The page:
Life after Enron

There’s no place like home.

There’s no place like home.

At least, not for Sean Berkowitz, former head of the Justice Department’s Enron Task Force, who knew that he would be able to cherry-pick his next employer after wrapping up the epic Enron trial last year. He had served on the group since December 2003 and led it after July 2005; in that time, the task force extracted 16 guilty pleas and won five convictions, including those of the late founder and chairman Kenneth Lay and ex-CEO Jeffrey Skilling.

But when Berkowitz finally decided upon his next job, one pull was stronger than the others: family. After spending most of the previous three years living in Washington and Houston, and traveling extensively to New York City and California, he chose to return to his hometown of Chicago. The single 39-year-old is now a partner in the litigation department at Latham & Watkins.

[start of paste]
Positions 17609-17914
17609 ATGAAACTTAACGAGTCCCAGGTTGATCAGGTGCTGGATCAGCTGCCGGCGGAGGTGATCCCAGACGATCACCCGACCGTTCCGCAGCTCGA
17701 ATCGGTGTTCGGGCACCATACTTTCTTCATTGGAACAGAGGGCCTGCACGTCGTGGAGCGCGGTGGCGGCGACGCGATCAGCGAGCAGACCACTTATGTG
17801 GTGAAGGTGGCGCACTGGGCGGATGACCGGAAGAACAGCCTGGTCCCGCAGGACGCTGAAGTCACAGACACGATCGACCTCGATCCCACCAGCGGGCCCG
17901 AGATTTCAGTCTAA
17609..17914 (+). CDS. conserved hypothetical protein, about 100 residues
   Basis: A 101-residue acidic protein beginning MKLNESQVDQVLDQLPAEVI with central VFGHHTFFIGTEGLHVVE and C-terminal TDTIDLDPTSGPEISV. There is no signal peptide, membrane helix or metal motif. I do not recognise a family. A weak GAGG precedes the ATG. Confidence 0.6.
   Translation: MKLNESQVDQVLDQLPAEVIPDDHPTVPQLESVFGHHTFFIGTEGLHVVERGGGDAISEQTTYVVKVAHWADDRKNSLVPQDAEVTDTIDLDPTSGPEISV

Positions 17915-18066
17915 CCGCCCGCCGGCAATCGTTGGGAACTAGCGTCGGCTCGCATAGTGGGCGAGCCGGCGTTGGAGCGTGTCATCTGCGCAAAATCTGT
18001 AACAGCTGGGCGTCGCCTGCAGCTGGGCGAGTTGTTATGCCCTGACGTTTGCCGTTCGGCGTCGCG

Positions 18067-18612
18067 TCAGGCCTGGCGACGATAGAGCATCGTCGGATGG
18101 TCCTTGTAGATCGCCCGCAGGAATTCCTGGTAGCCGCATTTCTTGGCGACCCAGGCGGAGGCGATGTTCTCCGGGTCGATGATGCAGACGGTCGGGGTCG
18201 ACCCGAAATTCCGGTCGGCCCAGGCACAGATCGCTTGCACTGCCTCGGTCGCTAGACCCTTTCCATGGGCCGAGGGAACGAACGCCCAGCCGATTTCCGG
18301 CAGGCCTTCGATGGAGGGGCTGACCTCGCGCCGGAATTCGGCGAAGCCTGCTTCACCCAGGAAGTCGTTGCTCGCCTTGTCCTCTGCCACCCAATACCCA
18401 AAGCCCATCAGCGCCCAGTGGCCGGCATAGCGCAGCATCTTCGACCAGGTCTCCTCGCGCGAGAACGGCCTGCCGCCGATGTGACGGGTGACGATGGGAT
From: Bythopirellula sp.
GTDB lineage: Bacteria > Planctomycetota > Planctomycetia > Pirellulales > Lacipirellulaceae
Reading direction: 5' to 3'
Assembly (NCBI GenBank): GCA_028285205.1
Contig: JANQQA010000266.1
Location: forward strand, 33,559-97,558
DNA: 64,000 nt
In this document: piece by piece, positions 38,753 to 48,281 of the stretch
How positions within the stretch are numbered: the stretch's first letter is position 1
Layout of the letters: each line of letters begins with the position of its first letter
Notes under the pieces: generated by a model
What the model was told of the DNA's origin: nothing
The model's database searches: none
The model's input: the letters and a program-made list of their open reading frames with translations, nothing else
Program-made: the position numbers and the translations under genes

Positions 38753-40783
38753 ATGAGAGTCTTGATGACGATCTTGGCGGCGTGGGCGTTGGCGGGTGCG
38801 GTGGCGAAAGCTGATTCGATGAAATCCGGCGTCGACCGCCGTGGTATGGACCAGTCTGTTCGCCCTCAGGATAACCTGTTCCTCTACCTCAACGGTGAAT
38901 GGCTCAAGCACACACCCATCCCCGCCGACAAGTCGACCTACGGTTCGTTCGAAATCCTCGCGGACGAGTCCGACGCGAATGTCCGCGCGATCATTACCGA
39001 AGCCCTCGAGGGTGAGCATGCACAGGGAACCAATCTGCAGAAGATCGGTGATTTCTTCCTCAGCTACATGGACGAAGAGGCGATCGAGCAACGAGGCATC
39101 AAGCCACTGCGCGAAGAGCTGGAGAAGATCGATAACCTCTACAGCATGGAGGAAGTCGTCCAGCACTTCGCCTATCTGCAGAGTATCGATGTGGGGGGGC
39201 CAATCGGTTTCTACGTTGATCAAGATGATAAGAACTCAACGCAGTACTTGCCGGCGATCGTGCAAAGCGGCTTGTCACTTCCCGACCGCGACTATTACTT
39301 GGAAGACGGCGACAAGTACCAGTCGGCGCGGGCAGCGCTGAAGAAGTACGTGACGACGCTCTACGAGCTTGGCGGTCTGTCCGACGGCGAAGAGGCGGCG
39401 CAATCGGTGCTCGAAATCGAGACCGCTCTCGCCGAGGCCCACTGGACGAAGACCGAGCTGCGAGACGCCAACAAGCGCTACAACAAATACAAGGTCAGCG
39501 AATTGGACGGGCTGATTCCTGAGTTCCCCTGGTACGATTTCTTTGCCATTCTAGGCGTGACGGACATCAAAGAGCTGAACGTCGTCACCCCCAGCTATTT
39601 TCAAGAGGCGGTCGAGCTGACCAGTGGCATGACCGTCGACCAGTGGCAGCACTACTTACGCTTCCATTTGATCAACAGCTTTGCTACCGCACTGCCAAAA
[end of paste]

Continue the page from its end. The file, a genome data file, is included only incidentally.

In his new position the Harvard-trained lawyer will be switching sides, advising corporations on criminal and securities issues. He hopes to be worked into the trial practice as well but stresses that he doesn’t want to pigeonhole himself. His extensive experience and skills -- sharp judgment and specialized knowledge of corporate criminal law -- are not limited to white-collar cases, he says.

In the meantime, says Berkowitz, “It is nice to sleep in my own bed again.”